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National Science Foundation (USA) 2006

Evolutionary Ecophysiology of Nutrient Relations in a Desert Sunflower of Hybrid Origin

Nutrient Desert Sunflower

NATIONAL SCIENCE FOUNDATION

Titre : Evolutionary Ecophysiology of Nutrient Relations in a Desert Sunflower of Hybrid Origin

Organismes NSF : Division Of Integrative Organismal Systems

Durée : August 1, 2006 — October 31, 2012

Description
Soil fertility is an important determinant of plant productivity in natural and managed ecosystems. Native plants from low nutrient habitats have been characterized for traits that are hypothesized to account for the native plant ecological and evolutionary success. These traits are generally thought to allow plants to reduce nutrient demand, increase retention, and/or increase uptake capacity. However, the ecological and evolutionary advantages of these individual traits, and their genetic bases, have not been demonstrated. The proposed research will use a desert sunflower species of hybrid origin and its ancestral parent species to investigate the ecology and evolution of plant nutrient relation traits in infertile habitats. Compared to its ancestral parent species, Helianthus anomalus is endemic to a low nutrient habitat and has traits consistent with low nutrient adaptation. The research will 1) test the advantage of individual traits and 2) identify the genetic and genomic basis of those traits, and 3) determine how those traits respond to selection. The experiments will be carried out as a series of controlled environment and field studies. The integration of ecophysiological, quantitative genetic, and genomic perspectives will provide insight into the evolutionary forces that have shaped H. anomalus, and more generally to the process of selection that leads to adaptation to low nutrient habitats.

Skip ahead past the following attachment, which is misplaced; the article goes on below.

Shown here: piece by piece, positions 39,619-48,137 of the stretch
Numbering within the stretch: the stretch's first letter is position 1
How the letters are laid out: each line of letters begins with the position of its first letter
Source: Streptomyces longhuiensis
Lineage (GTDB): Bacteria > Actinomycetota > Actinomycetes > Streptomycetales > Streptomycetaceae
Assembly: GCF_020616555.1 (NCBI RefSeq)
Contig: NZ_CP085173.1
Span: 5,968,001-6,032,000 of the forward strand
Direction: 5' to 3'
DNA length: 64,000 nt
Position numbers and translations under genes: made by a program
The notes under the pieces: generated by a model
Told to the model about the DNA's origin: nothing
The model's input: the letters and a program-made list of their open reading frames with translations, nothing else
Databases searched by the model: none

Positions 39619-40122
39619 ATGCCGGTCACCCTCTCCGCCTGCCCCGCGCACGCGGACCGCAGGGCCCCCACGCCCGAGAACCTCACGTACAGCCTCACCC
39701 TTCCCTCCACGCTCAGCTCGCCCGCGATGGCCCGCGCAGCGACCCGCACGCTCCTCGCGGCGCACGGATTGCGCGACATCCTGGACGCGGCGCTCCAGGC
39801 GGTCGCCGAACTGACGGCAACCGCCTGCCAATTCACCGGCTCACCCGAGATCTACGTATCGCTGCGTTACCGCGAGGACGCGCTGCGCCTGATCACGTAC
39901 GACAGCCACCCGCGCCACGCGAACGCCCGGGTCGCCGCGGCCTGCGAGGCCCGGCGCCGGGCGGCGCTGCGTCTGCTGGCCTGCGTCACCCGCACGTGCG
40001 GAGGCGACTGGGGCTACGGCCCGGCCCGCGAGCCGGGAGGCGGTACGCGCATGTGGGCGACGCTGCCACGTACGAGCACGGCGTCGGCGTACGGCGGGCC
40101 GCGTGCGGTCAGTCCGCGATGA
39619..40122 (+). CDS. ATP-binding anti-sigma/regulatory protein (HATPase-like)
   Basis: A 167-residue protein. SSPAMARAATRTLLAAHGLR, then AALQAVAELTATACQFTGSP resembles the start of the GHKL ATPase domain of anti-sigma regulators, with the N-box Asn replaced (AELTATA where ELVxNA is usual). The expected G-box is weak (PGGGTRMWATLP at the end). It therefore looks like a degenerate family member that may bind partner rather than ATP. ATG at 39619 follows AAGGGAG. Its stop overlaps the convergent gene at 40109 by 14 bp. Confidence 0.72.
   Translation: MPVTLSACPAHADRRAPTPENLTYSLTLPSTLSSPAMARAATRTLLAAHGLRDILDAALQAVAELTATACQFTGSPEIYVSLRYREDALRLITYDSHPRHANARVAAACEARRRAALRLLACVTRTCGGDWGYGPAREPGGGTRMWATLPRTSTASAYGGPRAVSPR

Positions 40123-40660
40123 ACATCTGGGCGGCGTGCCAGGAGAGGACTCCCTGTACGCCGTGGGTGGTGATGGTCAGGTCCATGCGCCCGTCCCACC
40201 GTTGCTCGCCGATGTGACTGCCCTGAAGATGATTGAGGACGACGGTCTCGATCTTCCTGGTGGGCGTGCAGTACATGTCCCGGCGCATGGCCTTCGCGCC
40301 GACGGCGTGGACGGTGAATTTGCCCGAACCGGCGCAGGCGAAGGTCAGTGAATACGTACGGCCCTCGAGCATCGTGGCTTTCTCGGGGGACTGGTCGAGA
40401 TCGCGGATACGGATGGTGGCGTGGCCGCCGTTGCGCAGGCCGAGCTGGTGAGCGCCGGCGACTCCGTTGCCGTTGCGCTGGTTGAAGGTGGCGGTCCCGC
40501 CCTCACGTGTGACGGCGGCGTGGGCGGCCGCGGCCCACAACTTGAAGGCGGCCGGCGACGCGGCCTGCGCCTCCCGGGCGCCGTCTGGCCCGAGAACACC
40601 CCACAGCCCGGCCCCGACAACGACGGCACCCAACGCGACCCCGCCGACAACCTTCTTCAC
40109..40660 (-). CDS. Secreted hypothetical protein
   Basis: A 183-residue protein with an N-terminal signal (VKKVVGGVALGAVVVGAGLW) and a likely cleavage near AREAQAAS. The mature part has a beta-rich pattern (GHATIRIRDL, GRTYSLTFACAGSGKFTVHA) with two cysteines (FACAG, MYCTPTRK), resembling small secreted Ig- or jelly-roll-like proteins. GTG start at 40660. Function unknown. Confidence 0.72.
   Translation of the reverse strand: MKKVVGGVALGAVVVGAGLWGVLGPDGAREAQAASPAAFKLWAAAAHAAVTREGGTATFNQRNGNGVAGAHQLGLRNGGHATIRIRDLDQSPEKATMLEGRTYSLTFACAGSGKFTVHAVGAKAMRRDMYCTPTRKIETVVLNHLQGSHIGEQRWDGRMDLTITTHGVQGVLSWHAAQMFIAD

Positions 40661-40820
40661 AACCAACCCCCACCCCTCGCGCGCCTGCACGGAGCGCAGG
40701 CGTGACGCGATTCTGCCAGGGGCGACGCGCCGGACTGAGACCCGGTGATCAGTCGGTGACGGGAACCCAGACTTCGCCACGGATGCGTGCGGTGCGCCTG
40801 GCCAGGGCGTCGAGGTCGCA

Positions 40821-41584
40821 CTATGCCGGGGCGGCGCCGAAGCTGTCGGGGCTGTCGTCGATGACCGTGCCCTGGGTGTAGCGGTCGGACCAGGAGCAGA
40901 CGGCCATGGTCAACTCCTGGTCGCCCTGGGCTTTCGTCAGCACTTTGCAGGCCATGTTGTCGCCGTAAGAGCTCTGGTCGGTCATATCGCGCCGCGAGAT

This study will contribute to the understanding of traits that could maximize crop productivity under marginal conditions. Helianthus annuus is one of the ancestral parents of H. anomalus and domesticated H. annuus is an economically important crop species. Thus, H. anomalus and synthetic hybrids representing its putative ancestors may serve as donors for genes to improve H. annuus productivity under lower nutrient conditions, reducing fertilizer requirements and decreasing impacts of agricultural runoff. This study will also provide an opportunity for numerous undergraduate students to gain a substantial research experience.

Partenaire (s) : Lisa Donovan donovan plantbio.uga.edu (Principal Investigator)

Sponsor  : University of Georgia Research Foundation Inc 310 East Campus Rd ATHENS, GA 30602-1589 (706)542-5939

Financement : $504,301.00

Présentation (National Science Foundation)

Page publiée le 10 juillet 2017, mise à jour le 3 novembre 2017